A Fine and Intriguing Pair of Giltwood Pier Mirrors, One George I Period (c.1730), The Other Made to Match by Hugh Paton of Edinburgh, Carver and Gilder to Queen Victoria, C. 1850

10th November 2022

The George I mirror, made c.1730, is an intriguing design that is based on the popular tabernacle shape that was a favourite of the Palladian designers in England such as William Kent and John Vardy. However the way the slip inside the mirror is shaped recalls means that the silhouette of the glass is actually a Queen Anne shape. This could be particularly significant as the two plates in this mirror are original and may well have been re-used Queen Anne period plates. It was very common in even the grandest of homes to update mirrors by changing the style of the frame to suit the latest fashion whilst retaining and re-using the valuable mirror glass itself. This seems all the more likely with the present mirror due to the wonderful engraved Brunswick star and other designs on the top plate-again this form of decoration tends to be associated with mirrors from the William and Mary and Queen Anne periods and is almost always a sign of the highest quality as well.

Pair of double plate giltwood pier glasses, one George 1 and the other made to match by George Paton carver and gilder to Queen Victoria


Although it has not been possible to find any provenance for this particular pair of mirrors, we are able to make several educated guesses due to the label on the back of one of them. The label is that of Hugh Paton, a very important and well-known mid-19th century tradesman based in Edinburgh (see below for more details about his business). Paton advertised widely in the Scottish press and from 1842 onwards he began to use the phrase “Carver and gilder to the Queen”, later amended to “Carver and gilder to the Queen and HRH The Duchess of Kent”. Although the Paton business continued under the control of his son, Hugh Paton himself had died by 1867. Therefore our mirrors must have passed through his hands before that point. 

It was common practice for restorers to add their label to the back of pieces that they had worked on in some way and it is highly likely that Paton was asked to re-gild the George I mirror and then make a copy to match at the same time. The quality of the copy is quite remarkable and it is virtually impossible to tell the pair apart when viewed on the wall. Given Paton’s reputation and the location of his business, it is likely that the George I mirror belonged to a Scottish family of some prominence who then sought out the very best local gilder to work on their piece and make them a copy.

Hugh Paton and his Business

Hugh Paton’s business is recorded from 1827-1867, becoming Hugh Paton and Sons after his death in 1868 and flourishing until c.1892. During that time the firm occupied many different premises in Edinburgh including in Princes Street and Adam Square. Unfortunately the relevant part of the label on our mirrors is damaged so we cannot say with certainty where the firm was based at the time that the mirrors were handled but, as stated above, the presence of the royal crest proves that the date must have been post-1842 and pre-1867 when the name of the firm was changed. As such, the firm would have either been based in Adam Square or at 10 Princes Street.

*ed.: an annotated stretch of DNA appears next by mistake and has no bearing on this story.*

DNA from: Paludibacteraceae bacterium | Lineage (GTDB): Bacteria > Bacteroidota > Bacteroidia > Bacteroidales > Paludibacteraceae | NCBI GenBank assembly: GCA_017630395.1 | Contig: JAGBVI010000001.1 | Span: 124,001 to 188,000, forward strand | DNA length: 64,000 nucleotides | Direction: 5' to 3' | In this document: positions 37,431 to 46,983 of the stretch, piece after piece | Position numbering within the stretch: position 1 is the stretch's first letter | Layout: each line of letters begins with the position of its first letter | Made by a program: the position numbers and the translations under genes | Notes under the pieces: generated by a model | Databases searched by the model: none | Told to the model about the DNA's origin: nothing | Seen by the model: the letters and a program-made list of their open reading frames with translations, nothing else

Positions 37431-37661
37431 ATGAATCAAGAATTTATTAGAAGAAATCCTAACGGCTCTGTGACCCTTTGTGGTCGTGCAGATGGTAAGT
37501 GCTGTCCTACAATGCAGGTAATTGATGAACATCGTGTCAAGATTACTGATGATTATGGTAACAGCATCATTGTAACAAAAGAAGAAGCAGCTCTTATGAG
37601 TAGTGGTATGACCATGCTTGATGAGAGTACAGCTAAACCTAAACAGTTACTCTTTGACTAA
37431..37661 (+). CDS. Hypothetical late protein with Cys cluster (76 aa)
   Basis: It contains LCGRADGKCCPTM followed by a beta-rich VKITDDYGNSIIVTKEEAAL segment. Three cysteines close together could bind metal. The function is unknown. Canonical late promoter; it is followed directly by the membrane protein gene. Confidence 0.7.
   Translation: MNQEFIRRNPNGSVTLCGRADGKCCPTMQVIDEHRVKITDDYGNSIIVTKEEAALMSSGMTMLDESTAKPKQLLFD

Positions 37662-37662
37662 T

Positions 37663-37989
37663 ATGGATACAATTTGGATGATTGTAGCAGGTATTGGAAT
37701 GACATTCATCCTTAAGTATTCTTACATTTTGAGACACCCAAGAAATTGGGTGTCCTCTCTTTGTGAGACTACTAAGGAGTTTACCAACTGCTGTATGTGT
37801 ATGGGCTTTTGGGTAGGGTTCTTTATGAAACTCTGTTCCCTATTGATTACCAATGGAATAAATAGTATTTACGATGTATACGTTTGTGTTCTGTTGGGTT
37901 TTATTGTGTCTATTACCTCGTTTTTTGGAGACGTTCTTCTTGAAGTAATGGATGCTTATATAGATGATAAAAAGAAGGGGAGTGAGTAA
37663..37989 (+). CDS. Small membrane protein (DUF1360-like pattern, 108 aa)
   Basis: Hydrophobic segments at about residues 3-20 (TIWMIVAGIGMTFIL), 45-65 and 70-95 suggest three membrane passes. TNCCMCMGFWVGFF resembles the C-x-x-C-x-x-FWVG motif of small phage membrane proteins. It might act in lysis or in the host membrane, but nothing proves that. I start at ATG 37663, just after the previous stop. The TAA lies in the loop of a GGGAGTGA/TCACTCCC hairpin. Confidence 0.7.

Although it was common for tradesmen and women of this period to have had multi-faceted businesses, Paton operated in a truly astonishing number of markets. A brief biography of the man is maintained on the Science Museum website as he won the contract in 1851 to print the timetables for all of the railway services leaving from Edinburgh and Glasgow. An advert in the Glasgow Sentinel on the 8th of March 1851 mentioned Paton opening new premises in Glasgow specifically to print these timetables and mention was made of the fact that he had received permission to run adverts in the timetable booklets. This is just one example of Paton’s enterprising nature. The same advert described his business as “Printer and publisher, picture frame-maker and print-publisher, carver and gilder to the Queen and her Royal Highness the Duchess of Kent”. Later in the same advert, Paton mentioned that he was taking orders for “window-cornices, room-mouldings, looking-glass frames and picture frames of every description which will be made to order”. He also offered a picture restoration and cleaning service and had a selection of bronzes, paintings, etchings, engravings, pier tables and items of papier mache for sale according to other adverts of the period. In fact Paton may well have been an important paintings dealer in the area at the time-an advert in the Edinburgh Evening Post and Scottish Standard printed on the 14th of April 1849 mentioned some of his latest purchases, made at important auction sales in England. These included “the Duke of Buckingham’s collection of miniatures, antiquities and the remainder of the paintings, from which he selected and purchased varied and numerous specimens by the Old Masters”. Artists represented in his stock at this point apparently included Albano, Ruysdael, Heemskirk, Sir Peter Lely, Sir James Thornhill and Murillo. Certainly Paton’s work as a print publisher is very significant indeed and much has been written in specialist literature about his work in this field.

Hugh Paton and Son were awarded another royal warrant by the Lord Steward in 1886 as carvers and gilders, suggesting a long period of service to the crown. Research is ongoing in to the scope of any known commissions conducted for the royal family and hopefully more details about this fascinating craftsman and his extraordinary business will come to light. These mirrors are as fascinating from a social history perspective as they are important as examples of fine mirrors of unusual transitional design.

View the mirrors in more detail here

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